2 November 2011
Birth control shots linked to memory loss
by Kate Melville
Depo Provera, the hormonal birth control injection, supposedly offers a convenient alternative for women who don't want to remember to take the Pill daily. Ironically, however, new research from Arizona State University indicates that the drug may profoundly impair a person's memory. Arizona State researchers Blair Braden and Heather Bimonte-Nelson have published their findings in the journal Psychopharmacology.
The findings connect medroxyprogesterone acetate (MPA), the hormone active in Depo Provera and many popular menopausal hormone therapies, to impaired memory in rodents. Bimonte-Nelson said she and Braden began asking questions about the effects of the drug because Braden was concerned about friends taking MPA as a contraceptive. Other forms of hormonal contraception, such as the Pill, do not use MPA. "This is an important question, because what we are going to have in our future are women who are menopausal that also have a history of taking MPA as birth control when they were younger," said Bimonte-Nelson.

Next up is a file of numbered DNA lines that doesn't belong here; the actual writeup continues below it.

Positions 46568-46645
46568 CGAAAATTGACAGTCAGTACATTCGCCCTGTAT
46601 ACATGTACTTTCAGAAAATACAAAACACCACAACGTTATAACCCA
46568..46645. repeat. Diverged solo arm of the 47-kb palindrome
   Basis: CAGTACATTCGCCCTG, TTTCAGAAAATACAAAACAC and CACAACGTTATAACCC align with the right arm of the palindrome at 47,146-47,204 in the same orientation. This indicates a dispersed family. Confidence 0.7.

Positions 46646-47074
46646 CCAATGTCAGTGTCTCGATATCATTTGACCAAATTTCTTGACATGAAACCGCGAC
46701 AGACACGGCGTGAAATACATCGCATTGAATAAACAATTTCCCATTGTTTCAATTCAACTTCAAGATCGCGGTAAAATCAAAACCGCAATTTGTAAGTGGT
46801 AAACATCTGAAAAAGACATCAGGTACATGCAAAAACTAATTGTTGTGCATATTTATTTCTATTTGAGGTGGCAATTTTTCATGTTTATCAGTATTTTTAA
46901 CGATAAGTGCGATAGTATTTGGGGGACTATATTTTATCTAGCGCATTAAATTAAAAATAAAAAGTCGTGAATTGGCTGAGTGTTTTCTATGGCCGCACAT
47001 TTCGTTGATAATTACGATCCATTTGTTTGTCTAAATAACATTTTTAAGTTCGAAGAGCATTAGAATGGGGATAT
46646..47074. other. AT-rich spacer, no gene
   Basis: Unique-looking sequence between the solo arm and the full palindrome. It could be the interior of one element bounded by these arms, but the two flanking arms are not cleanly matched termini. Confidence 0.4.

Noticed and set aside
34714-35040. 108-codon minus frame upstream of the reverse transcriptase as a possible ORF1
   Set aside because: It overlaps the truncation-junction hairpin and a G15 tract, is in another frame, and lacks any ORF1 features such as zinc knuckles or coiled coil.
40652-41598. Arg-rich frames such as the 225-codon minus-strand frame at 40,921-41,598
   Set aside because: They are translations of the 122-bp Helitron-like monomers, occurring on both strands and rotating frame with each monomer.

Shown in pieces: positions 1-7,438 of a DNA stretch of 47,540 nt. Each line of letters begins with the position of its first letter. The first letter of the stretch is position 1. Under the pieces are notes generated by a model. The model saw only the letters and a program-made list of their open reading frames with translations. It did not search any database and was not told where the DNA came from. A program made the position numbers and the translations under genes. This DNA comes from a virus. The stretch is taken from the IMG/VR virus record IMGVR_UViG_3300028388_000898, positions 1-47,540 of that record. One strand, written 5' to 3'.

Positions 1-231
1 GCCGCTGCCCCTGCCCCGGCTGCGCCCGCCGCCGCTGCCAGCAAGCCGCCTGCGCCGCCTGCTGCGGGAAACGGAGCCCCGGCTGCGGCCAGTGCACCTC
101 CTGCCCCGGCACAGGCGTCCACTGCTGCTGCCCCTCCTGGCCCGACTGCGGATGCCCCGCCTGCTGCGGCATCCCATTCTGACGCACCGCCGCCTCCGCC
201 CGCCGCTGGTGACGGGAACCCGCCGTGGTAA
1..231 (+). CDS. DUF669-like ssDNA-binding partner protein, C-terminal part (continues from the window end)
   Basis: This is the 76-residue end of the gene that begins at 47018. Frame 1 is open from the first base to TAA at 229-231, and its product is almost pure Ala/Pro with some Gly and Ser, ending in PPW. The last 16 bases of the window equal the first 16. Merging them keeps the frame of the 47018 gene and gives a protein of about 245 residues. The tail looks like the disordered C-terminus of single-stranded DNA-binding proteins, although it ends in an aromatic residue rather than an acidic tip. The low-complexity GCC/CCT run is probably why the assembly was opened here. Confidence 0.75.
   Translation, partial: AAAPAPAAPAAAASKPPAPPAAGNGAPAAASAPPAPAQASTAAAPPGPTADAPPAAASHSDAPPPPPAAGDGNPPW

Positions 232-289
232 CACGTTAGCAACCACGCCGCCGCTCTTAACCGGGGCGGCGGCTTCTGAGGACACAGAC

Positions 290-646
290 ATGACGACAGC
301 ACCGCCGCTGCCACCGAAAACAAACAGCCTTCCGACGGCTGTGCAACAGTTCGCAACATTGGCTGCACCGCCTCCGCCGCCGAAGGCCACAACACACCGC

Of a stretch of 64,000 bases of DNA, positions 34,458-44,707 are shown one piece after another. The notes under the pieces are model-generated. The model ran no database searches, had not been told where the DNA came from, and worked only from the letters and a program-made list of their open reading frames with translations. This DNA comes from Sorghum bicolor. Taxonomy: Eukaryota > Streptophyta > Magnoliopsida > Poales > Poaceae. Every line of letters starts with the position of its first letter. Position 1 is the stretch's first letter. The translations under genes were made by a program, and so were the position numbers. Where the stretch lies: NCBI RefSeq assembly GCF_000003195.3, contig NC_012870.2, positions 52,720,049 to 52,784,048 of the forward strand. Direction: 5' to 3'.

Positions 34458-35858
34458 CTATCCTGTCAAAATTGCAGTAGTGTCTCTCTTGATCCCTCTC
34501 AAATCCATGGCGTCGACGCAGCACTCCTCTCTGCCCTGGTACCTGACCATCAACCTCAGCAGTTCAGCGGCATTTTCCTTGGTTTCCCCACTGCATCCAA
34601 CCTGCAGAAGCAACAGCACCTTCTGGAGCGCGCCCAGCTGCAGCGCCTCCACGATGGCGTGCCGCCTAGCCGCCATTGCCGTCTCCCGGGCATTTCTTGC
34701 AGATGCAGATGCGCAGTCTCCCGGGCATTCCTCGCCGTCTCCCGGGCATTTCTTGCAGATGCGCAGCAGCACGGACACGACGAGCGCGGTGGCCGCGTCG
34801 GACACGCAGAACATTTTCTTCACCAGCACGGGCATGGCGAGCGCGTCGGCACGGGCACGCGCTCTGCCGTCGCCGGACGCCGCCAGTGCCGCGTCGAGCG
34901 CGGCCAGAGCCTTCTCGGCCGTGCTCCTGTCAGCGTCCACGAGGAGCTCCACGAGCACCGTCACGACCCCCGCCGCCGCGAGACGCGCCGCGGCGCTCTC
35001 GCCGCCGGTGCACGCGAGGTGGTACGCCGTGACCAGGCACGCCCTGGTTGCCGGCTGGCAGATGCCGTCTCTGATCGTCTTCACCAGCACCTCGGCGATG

Carried out over one year, the study followed three groups of rats (which received doses at varying ages), plus a control group that did not receive the hormone. To test their memory, rats were placed in water-based mazes to swim and seek out hidden platforms in the water.
"What we found was pretty shocking - animals that had been given the drug at any point in their life were memory impaired at middle age compared to animals that never had the drug," explained Braden. "We also confirmed that in the subjects that only received the drug when young, the hormone was no longer circulating during memory testing when older, showing it had cleared from the system yet still had effects on brain function."
The researchers also measured a marker of the gamma-aminobutyric acid (GABA) neurotransmitter system in the hippocampus of the rats' brains to determine MPA's physiological effects. "What GABA does is slow the brain down," Braden said. "So if there is too much of it, it can make it more difficult to produce memories. But then if there's too little of it and there's too much excitation, same thing - it makes you not able to produce memories correctly."
"This research shows that even after this hormone is no longer on board, months and months later, resulting effects are impacting the brain and its function," Bimonte-Nelson added. "This work is an important step forward in our understanding of the potentially long-lasting effects of clinically used hormones on brain function." She and Braden now plan to follow the animal studies with human trials.
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Source: Arizona State University